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Saturday, November 25, 2017

How to select a breastfeeding-friendly pediatrician

Exclusive breastfeeding for about the first six months of a baby’s life is best for baby, says the American Academy of Pediatrics, in a statement that reaffirms AAP policy.

The AAP wants parents to think of breastfeeding as not just a lifestyle choice, but as an investment in the short- and long-term health of their newborn.

Part of the pediatrician’s job is to encourage and support breastfeeding — as well as convey the health risks of choosing not to breastfeed. How can new parents find a breastfeeding-friendly pediatrician?

Laurie Jones, MD, IBCLC, with her son and daughter

Laurie Jones, MD, IBCLC, one of the few pediatricians who is also a board certified lactation consultant, and a member of the Arizona Chapter of the AAP, developed a strong interest in breastfeeding after her daughter, now three, was born.

Things didn’t start out so well, says Jones, who says she almost quit on day 11. “I was a mess from exhaustion and pain and feeling like a failure. Nothing feels worse than not being able to feed your baby.”

But Jones was lucky — she found help from a skilled lactation consultant who she says “changed everything.  My husband and my mother also gave me encouragement and support in those tough first weeks.”

Getting that breastfeeding relationship on track, says Jones, “changed my life and my career forever. I took steps to become a lactation consultant in the year and a half following her birth.”

In her pediatrics practice, Jones fills a gap that she thinks has been lacking—an understanding of the critical interaction between mother and infant as part of the physician’s complete care of the patient. “Watching the baby get on the breast and observing a feed is critical to assessing a newborn or infant. I don’t feel that I have completely examined an infant until I see the baby nursing.”

Jones says that the subject of breastfeeding has been lacking in medical education. She’s out to change that. One tool she uses is a new AAP breastfeeding curriculum. She teaches medical students and residents about breastfeeding techniques, and works with the St. Joseph’s Pediatrics Breastfeeding Clinic.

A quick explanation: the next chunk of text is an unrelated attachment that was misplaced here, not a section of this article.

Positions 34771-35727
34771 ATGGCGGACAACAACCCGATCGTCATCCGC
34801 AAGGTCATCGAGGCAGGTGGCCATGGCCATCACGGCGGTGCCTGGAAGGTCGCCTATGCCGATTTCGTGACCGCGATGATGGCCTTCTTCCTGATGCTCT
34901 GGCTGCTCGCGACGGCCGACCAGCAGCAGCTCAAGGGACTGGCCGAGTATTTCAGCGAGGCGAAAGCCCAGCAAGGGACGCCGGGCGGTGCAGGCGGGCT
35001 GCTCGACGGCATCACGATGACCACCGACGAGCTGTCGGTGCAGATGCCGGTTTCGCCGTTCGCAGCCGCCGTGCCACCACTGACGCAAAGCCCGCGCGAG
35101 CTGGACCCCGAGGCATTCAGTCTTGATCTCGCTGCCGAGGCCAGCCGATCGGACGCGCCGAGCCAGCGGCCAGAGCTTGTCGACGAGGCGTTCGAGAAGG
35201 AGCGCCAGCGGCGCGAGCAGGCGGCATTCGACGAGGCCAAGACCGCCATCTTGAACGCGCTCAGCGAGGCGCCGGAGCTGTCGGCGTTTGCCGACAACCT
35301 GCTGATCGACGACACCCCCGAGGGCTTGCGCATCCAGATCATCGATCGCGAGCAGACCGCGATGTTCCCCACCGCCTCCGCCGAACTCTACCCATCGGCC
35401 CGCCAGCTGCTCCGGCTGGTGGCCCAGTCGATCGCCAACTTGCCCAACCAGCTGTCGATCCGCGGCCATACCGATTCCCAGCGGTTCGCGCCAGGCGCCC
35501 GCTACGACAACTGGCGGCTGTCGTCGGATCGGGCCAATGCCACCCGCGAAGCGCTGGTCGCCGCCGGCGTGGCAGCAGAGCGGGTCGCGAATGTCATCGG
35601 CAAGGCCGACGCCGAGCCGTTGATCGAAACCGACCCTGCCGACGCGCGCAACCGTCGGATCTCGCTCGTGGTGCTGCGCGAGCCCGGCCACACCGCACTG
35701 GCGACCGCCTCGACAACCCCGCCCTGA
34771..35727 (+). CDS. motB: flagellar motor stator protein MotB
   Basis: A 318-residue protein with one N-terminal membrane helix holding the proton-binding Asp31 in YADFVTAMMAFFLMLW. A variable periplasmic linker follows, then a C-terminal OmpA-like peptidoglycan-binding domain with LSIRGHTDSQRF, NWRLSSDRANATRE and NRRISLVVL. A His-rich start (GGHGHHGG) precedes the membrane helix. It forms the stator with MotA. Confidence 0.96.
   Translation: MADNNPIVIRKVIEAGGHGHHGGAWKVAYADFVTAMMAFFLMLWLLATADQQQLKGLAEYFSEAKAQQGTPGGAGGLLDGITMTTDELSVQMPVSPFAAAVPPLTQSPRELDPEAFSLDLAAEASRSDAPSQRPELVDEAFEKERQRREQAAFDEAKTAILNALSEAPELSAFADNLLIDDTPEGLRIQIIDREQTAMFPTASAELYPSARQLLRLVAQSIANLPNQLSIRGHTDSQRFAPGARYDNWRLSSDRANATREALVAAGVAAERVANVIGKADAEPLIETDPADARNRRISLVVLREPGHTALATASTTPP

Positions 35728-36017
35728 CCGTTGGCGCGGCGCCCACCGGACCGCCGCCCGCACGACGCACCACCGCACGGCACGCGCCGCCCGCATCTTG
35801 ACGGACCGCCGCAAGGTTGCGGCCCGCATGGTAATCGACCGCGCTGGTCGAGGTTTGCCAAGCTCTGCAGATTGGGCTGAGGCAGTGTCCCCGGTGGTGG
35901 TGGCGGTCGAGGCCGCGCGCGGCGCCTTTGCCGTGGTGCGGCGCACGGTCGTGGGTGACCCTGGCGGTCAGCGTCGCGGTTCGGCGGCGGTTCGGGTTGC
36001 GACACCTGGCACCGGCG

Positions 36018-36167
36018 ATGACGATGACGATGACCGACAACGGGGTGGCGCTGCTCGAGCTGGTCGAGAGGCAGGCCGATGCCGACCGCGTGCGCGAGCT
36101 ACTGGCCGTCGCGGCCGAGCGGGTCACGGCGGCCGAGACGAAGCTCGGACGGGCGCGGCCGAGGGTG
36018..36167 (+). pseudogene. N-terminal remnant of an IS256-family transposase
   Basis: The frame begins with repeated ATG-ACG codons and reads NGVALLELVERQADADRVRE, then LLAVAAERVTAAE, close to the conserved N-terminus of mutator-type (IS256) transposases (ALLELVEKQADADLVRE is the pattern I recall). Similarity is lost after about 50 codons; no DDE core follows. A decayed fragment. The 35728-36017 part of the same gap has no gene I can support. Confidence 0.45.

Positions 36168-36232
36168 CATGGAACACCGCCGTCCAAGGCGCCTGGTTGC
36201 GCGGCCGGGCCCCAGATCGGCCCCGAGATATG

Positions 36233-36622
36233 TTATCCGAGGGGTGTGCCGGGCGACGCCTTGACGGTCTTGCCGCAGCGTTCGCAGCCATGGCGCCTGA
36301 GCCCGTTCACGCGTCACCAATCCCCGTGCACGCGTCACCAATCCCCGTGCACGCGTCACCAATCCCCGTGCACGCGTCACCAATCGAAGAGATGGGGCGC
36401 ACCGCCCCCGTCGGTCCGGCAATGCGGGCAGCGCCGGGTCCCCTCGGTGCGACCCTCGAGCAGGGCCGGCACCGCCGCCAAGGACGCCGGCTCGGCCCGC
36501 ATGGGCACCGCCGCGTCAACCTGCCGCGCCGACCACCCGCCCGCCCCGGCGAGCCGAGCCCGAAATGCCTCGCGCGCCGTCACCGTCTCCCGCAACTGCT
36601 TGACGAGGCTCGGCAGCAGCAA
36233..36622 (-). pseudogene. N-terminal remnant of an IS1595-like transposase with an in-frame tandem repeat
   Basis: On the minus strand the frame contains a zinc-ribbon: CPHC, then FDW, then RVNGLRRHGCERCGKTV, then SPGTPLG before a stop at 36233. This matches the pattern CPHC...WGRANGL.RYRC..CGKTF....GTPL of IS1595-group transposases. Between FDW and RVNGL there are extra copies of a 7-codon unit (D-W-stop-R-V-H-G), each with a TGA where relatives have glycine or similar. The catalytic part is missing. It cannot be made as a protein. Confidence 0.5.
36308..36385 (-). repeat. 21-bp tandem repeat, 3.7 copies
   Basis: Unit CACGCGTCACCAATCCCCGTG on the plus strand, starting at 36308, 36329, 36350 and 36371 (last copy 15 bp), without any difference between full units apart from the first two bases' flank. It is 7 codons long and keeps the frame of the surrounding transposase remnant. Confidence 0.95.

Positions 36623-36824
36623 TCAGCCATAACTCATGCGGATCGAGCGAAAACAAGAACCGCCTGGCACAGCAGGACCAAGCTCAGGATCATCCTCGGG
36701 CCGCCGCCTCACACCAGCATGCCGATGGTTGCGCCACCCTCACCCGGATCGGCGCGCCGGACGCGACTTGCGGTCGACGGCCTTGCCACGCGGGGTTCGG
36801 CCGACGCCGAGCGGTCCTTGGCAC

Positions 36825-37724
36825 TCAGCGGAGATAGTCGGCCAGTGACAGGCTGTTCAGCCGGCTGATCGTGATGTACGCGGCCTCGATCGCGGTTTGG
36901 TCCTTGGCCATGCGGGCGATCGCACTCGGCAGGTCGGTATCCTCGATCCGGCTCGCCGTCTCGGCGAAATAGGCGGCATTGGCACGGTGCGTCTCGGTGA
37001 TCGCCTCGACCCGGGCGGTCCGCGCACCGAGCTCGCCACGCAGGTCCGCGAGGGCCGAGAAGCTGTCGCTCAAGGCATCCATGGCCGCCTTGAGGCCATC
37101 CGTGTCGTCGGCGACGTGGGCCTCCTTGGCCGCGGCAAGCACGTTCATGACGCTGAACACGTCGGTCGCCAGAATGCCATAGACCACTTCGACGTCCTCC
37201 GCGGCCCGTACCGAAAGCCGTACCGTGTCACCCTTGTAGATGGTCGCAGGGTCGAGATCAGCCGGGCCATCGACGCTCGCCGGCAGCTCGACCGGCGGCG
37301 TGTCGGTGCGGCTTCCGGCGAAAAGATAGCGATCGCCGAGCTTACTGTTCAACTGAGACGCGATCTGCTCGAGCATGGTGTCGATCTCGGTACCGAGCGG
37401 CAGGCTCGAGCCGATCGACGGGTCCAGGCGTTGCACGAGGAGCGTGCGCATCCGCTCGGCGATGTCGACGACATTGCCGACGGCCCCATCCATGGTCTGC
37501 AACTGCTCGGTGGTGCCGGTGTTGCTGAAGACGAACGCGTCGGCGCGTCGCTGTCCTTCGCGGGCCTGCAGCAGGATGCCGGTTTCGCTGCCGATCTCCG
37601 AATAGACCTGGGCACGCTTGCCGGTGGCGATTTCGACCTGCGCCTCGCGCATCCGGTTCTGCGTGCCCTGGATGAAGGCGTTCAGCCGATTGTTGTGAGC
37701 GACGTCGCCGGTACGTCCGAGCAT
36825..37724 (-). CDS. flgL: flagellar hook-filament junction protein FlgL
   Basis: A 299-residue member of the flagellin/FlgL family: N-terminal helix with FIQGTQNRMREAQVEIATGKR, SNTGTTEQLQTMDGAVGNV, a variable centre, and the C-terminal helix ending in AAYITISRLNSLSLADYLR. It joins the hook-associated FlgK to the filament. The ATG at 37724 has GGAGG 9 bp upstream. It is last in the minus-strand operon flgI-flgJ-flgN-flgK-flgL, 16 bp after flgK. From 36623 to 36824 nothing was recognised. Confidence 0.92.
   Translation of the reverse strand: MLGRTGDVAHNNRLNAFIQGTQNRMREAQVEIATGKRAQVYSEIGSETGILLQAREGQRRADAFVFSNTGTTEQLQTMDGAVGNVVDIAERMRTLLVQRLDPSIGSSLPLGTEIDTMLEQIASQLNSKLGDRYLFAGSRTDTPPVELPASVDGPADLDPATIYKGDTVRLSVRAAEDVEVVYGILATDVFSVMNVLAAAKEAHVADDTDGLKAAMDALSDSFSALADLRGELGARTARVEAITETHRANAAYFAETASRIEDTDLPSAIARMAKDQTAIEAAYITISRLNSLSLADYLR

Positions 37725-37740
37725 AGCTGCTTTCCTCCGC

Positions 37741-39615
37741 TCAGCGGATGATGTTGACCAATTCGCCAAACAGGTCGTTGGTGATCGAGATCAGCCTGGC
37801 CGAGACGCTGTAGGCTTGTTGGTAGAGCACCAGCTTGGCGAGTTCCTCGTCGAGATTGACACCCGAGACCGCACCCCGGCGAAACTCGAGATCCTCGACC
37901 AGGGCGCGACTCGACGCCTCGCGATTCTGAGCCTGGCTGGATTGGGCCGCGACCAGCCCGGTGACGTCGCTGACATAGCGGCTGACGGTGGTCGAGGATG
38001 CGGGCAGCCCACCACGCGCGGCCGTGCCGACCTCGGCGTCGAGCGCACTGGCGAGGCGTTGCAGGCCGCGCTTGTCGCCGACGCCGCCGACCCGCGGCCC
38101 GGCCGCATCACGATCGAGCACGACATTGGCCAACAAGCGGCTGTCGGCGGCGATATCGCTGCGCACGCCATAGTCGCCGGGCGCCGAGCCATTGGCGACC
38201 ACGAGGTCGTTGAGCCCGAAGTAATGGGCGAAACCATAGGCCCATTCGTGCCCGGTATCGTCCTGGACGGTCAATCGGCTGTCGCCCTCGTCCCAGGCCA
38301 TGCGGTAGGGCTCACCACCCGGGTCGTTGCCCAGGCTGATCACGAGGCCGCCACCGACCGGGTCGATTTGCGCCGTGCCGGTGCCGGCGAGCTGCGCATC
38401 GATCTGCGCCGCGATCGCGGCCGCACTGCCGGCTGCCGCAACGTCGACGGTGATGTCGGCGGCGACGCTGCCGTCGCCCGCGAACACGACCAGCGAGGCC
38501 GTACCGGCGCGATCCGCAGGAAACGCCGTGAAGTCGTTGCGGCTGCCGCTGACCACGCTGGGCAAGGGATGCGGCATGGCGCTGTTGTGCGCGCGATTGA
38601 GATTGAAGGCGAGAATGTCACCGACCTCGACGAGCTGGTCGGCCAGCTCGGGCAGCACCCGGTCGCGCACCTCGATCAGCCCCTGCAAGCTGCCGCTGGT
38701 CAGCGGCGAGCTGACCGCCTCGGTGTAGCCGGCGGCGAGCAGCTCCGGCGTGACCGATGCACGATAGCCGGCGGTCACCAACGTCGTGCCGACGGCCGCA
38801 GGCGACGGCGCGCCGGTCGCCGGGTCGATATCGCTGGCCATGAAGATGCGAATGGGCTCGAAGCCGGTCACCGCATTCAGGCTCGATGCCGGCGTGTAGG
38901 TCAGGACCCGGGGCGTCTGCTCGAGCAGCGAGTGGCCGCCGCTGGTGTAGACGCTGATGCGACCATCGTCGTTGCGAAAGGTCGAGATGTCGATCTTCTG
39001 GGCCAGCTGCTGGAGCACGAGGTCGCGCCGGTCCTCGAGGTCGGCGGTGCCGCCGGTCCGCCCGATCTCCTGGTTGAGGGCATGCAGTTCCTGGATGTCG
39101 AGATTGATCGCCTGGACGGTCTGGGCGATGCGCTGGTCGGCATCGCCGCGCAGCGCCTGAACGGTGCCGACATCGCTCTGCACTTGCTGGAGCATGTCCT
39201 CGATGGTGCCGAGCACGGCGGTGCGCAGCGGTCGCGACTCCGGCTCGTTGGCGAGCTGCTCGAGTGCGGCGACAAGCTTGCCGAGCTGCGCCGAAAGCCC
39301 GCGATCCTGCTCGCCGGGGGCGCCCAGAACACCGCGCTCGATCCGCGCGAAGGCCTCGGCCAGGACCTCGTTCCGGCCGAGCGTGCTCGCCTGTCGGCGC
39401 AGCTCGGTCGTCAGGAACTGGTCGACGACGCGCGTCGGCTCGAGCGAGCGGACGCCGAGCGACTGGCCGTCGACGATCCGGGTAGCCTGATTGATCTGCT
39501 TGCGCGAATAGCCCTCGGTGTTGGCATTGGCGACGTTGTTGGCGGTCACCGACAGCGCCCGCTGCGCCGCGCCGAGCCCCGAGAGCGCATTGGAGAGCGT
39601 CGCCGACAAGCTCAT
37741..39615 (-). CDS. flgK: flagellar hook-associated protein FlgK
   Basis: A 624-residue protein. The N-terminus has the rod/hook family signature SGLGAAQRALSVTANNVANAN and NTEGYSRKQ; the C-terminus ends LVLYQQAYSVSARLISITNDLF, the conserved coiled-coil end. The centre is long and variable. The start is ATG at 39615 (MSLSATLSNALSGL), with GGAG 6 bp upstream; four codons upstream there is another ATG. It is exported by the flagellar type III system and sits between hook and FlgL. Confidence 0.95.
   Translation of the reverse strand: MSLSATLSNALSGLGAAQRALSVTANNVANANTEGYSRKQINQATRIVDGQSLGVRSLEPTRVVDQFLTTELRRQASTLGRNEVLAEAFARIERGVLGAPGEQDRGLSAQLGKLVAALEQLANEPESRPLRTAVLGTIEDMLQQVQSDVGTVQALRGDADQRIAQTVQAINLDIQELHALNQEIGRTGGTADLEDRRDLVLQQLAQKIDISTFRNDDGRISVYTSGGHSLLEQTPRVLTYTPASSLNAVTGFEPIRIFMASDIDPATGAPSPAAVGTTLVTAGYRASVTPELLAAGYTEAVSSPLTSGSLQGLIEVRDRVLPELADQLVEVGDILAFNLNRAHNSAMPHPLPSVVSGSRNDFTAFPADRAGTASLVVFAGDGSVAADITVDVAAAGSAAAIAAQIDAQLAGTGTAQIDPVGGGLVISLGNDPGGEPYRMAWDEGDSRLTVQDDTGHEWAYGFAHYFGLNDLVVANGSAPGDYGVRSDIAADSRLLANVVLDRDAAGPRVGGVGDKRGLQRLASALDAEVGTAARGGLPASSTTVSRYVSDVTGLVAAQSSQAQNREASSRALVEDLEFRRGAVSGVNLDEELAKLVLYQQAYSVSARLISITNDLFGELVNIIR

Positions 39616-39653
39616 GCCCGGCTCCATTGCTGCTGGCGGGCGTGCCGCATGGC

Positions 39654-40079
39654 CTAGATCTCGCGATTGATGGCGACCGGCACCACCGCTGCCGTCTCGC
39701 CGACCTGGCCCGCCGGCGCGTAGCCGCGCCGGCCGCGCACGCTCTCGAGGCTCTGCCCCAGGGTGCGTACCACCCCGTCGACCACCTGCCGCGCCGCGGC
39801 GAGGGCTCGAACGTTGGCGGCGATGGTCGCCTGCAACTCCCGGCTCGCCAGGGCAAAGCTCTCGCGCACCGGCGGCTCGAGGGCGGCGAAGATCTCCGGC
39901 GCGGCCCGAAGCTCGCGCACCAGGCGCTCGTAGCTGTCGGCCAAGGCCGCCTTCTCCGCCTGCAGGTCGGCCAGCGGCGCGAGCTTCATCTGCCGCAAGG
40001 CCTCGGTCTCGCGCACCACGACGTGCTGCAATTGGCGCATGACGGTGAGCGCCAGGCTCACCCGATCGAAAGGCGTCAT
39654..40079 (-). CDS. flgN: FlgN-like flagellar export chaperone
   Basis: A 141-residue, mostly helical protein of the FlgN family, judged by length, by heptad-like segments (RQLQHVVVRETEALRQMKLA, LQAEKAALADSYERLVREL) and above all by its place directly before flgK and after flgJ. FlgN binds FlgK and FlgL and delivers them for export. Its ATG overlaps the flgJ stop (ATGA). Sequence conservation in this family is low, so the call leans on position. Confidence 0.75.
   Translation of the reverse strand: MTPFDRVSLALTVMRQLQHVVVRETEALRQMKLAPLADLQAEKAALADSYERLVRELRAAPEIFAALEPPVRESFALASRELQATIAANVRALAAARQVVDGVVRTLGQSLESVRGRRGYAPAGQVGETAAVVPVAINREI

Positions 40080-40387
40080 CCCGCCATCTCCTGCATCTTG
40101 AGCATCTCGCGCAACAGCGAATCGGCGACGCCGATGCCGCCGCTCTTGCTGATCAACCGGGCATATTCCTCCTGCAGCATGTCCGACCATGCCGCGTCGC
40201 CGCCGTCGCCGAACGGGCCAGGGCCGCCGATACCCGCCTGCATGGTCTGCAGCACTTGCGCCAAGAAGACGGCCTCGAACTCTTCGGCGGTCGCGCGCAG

In her practice, Jones provides extra-long appointments for new moms who need help. Her practice encourages mothers to nurse in the waiting room and also during painful procedures such as vaccinations.

Jones says she discusses the nursing relationship at every well visit until the child or mother chooses to wean, and supports extended breastfeeding as recommended by the AAP, the Centers for Disease Control, and the World Health Organization.

“I love helping mothers get past breastfeeding hurdles, and seeing them reach their goals, says Jones. “Nothing makes me happier than to see a mother leave my office with her breastfeeding problem solved. I can relate to so many of the issues they are dealing with because of my own experience with my two kids.  I feel like I am in the trenches with them!”

Jones says that parents should select a pediatrician who understands and supports breastfeeding and does not routinely supplement infants with formula.  Ask in advance for a clear explanation of any medical reasons for giving formula.

What should an expectant mom ask a prospective pediatrician about breastfeeding? Tips from Laurie Jones, MD, IBCLC:

  • How long do you recommend a child be breastfed?
  • Do you routinely supplement breastfed babies?
  • Do you have an IBCLC in your office?
  • Do you have a resource list for breastfeeding help if I need it?
  • Is anyone on your staff specially trained to help breastfeeding mothers?
  • Do you encourage mothers to nurse in your waiting room?
  • Do you have handouts or other support materials for breastfeeding mothers?
  • Do you encourage mothers to nurse if they desire while the baby has shots or other procedures?
  • When do you recommend solids be introduced?
  • When do you recommend a child be weaned from breast milk?